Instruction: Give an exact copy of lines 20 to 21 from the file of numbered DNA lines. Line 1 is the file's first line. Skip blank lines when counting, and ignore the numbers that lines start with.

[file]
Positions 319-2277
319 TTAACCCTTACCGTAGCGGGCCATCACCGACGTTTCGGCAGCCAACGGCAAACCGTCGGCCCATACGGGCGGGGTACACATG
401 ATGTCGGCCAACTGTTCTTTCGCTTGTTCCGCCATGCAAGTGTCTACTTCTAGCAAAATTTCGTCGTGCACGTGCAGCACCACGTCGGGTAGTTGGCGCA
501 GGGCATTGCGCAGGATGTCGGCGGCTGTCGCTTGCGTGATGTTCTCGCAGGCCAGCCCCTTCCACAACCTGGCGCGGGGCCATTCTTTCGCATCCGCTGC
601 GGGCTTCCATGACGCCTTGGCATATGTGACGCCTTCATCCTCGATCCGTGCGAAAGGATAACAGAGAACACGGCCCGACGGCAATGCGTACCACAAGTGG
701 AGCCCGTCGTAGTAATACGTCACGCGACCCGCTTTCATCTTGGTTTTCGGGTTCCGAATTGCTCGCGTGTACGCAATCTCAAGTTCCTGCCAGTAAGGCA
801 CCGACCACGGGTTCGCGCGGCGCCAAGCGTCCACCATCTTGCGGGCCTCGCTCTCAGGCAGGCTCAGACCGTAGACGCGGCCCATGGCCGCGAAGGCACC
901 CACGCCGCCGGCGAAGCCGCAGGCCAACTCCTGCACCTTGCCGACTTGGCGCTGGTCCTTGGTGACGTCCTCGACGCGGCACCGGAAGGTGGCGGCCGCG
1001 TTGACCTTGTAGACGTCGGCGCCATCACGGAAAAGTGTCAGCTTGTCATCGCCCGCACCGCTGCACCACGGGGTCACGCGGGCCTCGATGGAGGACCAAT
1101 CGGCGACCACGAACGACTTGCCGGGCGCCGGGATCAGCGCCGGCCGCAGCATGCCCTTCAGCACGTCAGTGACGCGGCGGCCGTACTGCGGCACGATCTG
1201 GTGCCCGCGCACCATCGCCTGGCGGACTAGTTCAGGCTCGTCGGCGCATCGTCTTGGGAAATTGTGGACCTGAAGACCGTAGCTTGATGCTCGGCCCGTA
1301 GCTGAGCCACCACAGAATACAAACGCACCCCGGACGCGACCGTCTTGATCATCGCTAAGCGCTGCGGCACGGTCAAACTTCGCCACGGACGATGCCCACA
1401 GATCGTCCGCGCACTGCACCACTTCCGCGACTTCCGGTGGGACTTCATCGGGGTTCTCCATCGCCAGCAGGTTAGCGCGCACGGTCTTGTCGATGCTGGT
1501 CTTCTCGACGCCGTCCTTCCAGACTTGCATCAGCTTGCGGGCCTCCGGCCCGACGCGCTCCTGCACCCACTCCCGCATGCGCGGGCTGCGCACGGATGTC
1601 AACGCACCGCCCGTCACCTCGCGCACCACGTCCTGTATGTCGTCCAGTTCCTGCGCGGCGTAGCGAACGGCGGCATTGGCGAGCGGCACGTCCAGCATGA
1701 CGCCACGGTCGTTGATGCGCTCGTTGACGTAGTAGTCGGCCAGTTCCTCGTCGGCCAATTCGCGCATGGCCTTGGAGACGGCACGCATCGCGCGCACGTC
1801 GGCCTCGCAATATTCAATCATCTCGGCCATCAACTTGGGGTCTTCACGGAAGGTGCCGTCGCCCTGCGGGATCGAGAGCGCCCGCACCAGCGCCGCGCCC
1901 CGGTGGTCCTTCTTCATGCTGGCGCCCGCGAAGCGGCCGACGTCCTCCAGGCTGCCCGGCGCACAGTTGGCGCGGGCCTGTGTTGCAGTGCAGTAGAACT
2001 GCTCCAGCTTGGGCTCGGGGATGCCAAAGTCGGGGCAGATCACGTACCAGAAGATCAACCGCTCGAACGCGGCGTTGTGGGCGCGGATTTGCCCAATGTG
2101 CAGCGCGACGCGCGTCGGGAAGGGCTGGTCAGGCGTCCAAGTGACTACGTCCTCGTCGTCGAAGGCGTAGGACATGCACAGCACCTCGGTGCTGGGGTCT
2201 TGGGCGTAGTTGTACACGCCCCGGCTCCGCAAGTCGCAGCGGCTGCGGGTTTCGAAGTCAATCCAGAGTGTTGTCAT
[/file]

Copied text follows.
2101 CAGCGCGACGCGCGTCGGGAAGGGCTGGTCAGGCGTCCAAGTGACTACGTCCTCGTCGTCGAAGGCGTAGGACATGCACAGCACCTCGGTGCTGGGGTCT
2201 TGGGCGTAGTTGTACACGCCCCGGCTCCGCAAGTCGCAGCGGCTGCGGGTTTCGAAGTCAATCCAGAGTGTTGTCAT